ewan birney <birney at molbiol.ox.ac.uk> wrote:
gquinn <gquinn at com1.med.usf.edu> wrote:
> Following the sudden resurgence in interest in X-windows emulators
> since the release of GCG V8.0, I am prompted to add the following.
> What am suggesting (in a long-winded fashion!) is that GCG should
> NOT be concentrating on honing their X-interface to perfection,
> but rather developing TCP/IP clients that would run on local Macs
> and PC's, and would connect to a GCG daemon running on the server
> that would handle program requests, submit them, and send them back
> the remote PC/Mac. I this way, data throughput would be enhanced
> enormously, sequence data would be physically located on the machine
> and the program could have a graphical interface even when used from
> home or very remote locations, using the now-common SLIP or PPP
> protocols or emulators (eg. TIA, Twinsock) and connecting via
> a modem/telephone line. The people at NCBI have done exactly this
> for Entrez very successfully, which runs superbly over a modem/PPP
> modem/SLIP or modem/Twinsock. This is the obvious way forward.....
> I wish I knew enough about programming to write the client software
> myself, but my guess is that this would be a relatively easy thing for
> someone to do, using the mechanism created for WPI.
Ha... if you think its easy you do it :)
Seriously, what you are asking for here is (at least for
me) a programming nightmare. GCG are quite right to stay well
clear of this. (unfortunately).
I believe it is possible, and even the way to go. I am currently writing
a project to create an easy to use evironment for sequence analysis. It
will run the interface locally, and should incorporate local as well as
remote services (which might include programs in GCG) seamlessly. I
would start on this project after I have finished my Phd. (but as
always, the execution of this project will depend on whether it will
This project will be based on The Tcl/Tk language. I have had very
good experiences using it to create an interface to my multiple
sequence editor DCSE. (for more information about tkDCSE and Tcl/Tk,
visit URL: http://www-rrna.uia.ac.be/~peter/dcse
Tcl is a small but very flexible interpreted language. It is written in
C, and can very easily be extended. Tk is an extension to Tcl which
makes the creation of a windowed interface easy. Complex interfaces
can be created with a few lines of code. Tcl is very portable and
already exists on UNIX, PC and Mac (and several others). Tk is
currently available for X-Windows, and a Windows port exists, although
it does not have the native Windows look-and- feel. TK is currently
being ported to Windows and Mac by the group of the author himself (John
Ousterhout). His ports will provide native look-and- feel on all
The use of Tcl/Tk will offer several advantages, which should relieve
some of the (righttfull) concerns stated by doelz at comp.bioz.unibas.ch
(1) The local feedback on the application is a problem which is impossible
to solve without some 'intelligence'. ...
(3) We (and 300 users at our site) appreciate GCG's homogenous
(text) interface. ...
Concluding, I think that keeping a text interface which allows
commandline input (like Don Gilbert pointed out) is the most versatile
API GCG can provide for client/server environments. If the submitters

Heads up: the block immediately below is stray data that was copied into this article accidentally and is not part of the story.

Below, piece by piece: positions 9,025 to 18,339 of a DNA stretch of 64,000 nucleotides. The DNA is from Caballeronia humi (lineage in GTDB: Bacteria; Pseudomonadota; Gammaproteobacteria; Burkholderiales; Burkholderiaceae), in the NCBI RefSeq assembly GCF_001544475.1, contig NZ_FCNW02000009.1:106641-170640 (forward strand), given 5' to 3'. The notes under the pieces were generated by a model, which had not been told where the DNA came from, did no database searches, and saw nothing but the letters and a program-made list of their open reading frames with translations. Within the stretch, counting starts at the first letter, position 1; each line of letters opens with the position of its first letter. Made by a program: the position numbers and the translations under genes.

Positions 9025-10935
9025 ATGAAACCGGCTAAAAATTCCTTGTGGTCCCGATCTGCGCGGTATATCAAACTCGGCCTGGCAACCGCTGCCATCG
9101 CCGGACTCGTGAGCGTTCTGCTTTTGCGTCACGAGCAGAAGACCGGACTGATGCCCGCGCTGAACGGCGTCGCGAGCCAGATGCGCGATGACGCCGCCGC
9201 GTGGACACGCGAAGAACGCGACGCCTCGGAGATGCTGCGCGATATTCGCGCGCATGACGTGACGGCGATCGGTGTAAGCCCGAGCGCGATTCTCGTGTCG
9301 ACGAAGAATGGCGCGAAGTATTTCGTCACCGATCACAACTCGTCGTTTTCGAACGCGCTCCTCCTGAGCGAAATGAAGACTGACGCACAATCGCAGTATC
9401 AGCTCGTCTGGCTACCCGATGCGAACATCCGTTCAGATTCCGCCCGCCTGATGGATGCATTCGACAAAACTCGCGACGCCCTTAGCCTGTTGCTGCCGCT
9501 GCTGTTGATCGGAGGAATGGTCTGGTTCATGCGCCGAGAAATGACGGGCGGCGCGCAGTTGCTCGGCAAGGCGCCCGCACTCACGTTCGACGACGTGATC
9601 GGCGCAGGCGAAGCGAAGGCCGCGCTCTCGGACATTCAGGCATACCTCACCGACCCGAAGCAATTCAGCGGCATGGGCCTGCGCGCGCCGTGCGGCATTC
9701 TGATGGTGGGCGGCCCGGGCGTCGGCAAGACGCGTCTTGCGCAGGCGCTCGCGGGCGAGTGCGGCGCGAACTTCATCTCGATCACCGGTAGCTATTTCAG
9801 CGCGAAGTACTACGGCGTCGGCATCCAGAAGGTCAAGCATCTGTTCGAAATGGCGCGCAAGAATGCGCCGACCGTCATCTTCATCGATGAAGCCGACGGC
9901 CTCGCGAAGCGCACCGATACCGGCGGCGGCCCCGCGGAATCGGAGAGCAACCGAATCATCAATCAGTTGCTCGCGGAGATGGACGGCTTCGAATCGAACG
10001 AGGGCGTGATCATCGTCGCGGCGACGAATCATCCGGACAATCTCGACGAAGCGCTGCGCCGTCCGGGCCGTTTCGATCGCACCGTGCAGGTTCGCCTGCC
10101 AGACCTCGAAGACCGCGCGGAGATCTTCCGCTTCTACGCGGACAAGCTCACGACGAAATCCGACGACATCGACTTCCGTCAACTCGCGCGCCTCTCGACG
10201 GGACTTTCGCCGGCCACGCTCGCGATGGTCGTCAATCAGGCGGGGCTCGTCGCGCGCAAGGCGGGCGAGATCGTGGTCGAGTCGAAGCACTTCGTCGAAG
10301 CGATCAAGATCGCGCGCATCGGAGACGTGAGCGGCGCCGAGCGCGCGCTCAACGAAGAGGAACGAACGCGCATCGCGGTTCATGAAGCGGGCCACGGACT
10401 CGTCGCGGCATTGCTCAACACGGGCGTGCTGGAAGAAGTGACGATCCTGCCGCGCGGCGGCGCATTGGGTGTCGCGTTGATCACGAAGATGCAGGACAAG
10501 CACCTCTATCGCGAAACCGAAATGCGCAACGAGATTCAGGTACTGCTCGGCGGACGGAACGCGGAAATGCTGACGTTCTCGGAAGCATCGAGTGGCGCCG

of criticism don't like WPI, we as user community may suggest that we
would like to see a Mac or PC _generic_ window which uses the same
terminology and command files as WPI in order to lift the burden of
generating windows on the host. We must be prepared, however, that
suggesting this implies considerable changes, additions, modifications
to the well-known environment, and there's a lot of training cost for
all researchers there who have used GCG's command line or WPI already
as supplied now.
Not only is Tcl/Tk a great language to create an interface. It is also
a reasonably featured programming language (solving the feedback problem)
and a great 'glue language': From Tcl it is easy to execute other
programs with any parameters (eg. GCG programs). This way the interface
can be created in Tcl/Tk, and from the data in the interface any command
can be composed and executed. There is no need to change anything to
their command-line interface. eg. in tkDCSE I have incorporated the
programs 'readseq' and 'Clustal V' seamlessly (except for the
acknowledgements ;-)), without changing anything in them.
(2) PC and Mac applications talk _very_ different tongues. Apple events
are easy to program for a Mac programmer, but certainly don 't agree well
in source code with the corresponding Windows code.
It will be easily portable to the mainstraim platforms, when the ports
Therefore, I would consider TCP/IP to be the most generic
protocol as understood by most reasonable operating systems. The more
fancy you want to become the more off-mainstream your development will
There already exist extensions to Tcl which will provide an easy access
to TCP/IP, etc.
A very important property of Tcl for this project is its interpreted
nature. In Tcl any program, procedure or range of commands is
represented as a string that can be handled as data, ie. changed,
transmitted, and executed at run-time. This property makes it possible
to send a range of commands (eg. a new function, the commands needed to
run a utility, etc.) via TCP/IP to a Tcl interpreter on another
machine, where they can be executed directly.
In my vision, the interface and even most of the tools would run
locally in a Tcl/Tk interface. For some analyses, database searches,
etc., a set of commands and data can be executed in an interpreter
running on another machine (server). Naturarly, other services can be
accessed as well, by executing their programs.
If other people are interested in this project, have suggestions or
want to cooporate, I can be reached at derijkp at reks.uia.ac.be.
Peter De Rijk